Welcome to the second article in my Learn to TypeScript series. Today I will be discussing the TypeScript compiler and how we can use it to customize our development experience. To get your TypeScript environment set up we will need to do a couple things. Right off the bat, while we’re working we need to run the compiler, pointed at a specific file, everytime we want to compile our code. While this may be fine on a small project, it would be much more efficient if we could tell TypeScript to compile after every change we make.
Enter watch mode! With this handy feature, we can tell TypeScript to constantly listen for changes and, upon change, recompile our code. To set up watch mode, we can initialize our project as a TypeScript project by running:
tsc — init
This will then create a tsconfig.json file. Inside this file we find all of the options that the compiler comes with. Over the next few minutes I will discuss the options I use to help increase my productivity and effectiveness while using TypeScript.
There are a couple of options that we can add ourselves, after the main configuration object.
‘exclude’ array, contains files that we do NOT want to be compiled.
‘include’ array, you may have guessed, contains any files or folders that we want to be compiled.
‘files’ array, is similar to include, but we can not put folders in here, only files.
Now let’s move on to the built in compiler options, starting with target. The target property lets us choose which version of ECMAscript we want to use. This can be useful if we know our application will be run on older browsers like IE.
‘lib’ - this allows us to denote which default version and features TypeScript knows about. If you enter the value and hit ‘ctrl + space’, the auto complete box will pop up, showing you what options are available.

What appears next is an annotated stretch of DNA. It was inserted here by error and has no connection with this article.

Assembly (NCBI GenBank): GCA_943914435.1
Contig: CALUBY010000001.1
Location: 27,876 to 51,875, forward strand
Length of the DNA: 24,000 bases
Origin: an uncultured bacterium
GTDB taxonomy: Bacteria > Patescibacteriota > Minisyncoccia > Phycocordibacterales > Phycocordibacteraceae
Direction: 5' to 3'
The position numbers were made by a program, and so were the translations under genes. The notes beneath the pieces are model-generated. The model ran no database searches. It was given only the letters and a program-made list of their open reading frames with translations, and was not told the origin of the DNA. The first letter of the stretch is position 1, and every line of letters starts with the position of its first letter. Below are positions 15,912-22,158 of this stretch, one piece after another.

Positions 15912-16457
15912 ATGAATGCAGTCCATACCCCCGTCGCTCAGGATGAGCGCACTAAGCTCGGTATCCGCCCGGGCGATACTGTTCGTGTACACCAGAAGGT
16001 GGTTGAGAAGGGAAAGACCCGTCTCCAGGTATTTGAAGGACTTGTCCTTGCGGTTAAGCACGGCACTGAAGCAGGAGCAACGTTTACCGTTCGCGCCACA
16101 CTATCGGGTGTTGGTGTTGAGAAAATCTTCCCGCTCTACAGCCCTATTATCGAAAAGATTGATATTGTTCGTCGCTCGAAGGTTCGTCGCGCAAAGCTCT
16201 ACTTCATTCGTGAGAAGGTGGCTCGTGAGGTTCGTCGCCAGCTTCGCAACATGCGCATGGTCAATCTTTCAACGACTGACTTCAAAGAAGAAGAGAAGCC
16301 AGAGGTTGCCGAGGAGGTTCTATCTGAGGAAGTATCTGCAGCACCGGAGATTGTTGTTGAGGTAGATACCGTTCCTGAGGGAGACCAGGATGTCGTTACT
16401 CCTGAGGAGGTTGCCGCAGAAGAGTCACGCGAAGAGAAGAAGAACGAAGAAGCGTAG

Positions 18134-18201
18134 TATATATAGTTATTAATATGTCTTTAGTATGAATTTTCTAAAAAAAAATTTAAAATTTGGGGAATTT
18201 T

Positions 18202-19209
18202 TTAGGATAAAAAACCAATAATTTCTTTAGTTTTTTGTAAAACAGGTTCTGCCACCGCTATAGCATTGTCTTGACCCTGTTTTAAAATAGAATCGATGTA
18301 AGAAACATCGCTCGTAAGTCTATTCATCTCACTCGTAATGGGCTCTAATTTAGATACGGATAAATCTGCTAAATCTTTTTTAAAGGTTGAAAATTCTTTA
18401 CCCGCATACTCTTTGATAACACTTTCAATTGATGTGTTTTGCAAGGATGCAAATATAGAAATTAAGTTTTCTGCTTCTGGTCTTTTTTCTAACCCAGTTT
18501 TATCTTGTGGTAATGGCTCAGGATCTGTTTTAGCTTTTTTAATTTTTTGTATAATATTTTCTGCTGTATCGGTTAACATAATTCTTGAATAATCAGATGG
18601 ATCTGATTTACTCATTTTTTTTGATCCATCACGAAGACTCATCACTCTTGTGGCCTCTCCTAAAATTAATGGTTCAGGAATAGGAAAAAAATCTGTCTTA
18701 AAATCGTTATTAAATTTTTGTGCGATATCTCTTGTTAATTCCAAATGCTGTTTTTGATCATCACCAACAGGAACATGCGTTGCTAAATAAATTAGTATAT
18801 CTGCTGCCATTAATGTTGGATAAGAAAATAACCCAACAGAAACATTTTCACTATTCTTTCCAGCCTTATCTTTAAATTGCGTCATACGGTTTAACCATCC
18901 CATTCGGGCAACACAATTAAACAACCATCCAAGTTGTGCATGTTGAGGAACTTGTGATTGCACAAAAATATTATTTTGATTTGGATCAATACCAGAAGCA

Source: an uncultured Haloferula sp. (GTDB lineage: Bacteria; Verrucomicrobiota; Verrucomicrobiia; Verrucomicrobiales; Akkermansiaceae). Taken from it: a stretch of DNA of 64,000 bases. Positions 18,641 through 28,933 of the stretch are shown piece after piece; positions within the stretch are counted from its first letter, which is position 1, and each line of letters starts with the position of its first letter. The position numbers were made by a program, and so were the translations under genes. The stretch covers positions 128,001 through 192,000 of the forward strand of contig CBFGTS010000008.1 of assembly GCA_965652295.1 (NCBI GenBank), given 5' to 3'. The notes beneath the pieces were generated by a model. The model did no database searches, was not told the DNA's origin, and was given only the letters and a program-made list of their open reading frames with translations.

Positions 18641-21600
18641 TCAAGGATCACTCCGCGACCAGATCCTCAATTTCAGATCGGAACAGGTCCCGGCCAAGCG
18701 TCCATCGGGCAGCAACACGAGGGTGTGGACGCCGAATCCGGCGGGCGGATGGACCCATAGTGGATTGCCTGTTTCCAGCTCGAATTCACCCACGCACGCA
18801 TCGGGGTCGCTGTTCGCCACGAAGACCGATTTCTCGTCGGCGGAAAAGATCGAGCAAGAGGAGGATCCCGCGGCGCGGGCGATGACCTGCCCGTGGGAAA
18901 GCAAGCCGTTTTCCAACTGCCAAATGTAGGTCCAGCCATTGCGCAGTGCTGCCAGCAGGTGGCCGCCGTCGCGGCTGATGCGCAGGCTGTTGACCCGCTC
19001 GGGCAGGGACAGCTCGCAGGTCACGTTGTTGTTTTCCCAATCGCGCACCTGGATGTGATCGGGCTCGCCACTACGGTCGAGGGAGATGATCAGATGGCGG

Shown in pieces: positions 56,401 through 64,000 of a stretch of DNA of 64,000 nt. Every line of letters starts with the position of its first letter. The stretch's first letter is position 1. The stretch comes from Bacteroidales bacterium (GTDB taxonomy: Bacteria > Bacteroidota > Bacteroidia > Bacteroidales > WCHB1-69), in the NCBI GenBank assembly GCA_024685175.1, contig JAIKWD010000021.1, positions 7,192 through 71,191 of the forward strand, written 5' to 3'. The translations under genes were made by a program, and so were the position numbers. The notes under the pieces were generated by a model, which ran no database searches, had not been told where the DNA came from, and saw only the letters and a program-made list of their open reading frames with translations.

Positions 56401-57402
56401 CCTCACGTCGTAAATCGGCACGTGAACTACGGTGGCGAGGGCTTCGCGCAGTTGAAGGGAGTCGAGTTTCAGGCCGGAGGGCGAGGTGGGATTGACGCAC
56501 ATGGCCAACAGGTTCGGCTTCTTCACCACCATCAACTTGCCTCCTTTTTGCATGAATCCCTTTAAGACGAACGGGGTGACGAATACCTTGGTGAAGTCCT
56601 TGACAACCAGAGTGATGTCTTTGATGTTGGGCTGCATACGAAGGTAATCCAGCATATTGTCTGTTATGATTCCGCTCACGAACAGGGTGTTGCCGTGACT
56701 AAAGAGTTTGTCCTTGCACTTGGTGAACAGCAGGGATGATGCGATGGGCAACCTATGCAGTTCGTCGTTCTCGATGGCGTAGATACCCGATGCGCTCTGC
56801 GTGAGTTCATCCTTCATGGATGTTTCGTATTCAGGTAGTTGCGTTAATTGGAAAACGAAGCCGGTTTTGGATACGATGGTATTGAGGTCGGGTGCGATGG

‘rootDir’ - this option sets where we keep our TS files
‘ourDir’- this sets where our output JS files will be stored
We can use these options together to keep our project structure clean and organized. Having our input and output files in separate directories is very useful on larger projects.
‘removeComments'-you guessed it, this removes comments from the output JS files.
‘noEmit’ — when this option is set to true, TypeScript will check for errors, but will not generate a JS file. This can be helpful with large files where we want to debug before compiling.
‘noEmitOnError’ — similar to the previous property, but with this option, as long as there are no errors, it will compile. However, if TypeScript does find an error, no files will be compiled.
There are more options to cover, but they are for more advanced situations. The properties covered in this article will help you customize your TypeScript experience and help make your code bulletproof! I hope you enjoyed the article and learned something along the way. I will be back next week with another article on TypeScript. Until then, happy coding!